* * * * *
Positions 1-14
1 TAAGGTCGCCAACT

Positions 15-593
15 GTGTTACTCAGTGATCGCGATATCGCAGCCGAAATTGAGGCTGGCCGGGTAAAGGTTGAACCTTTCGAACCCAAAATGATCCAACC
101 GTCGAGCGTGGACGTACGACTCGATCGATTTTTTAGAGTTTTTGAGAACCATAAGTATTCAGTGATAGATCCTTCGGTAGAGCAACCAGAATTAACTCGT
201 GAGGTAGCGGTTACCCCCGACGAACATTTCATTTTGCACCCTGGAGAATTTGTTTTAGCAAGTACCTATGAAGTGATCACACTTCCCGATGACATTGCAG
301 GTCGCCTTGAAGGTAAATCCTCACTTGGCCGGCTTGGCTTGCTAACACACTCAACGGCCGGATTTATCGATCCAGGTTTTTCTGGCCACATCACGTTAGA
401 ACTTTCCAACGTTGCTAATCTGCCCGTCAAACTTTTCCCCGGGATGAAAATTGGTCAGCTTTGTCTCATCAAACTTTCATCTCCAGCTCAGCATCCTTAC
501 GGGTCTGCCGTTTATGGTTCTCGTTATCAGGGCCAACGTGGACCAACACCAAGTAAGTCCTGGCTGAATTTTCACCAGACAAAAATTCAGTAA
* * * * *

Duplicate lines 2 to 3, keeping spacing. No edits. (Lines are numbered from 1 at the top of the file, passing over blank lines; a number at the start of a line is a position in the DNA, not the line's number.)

1 TAAGGTCGCCAACT

Positions 15-593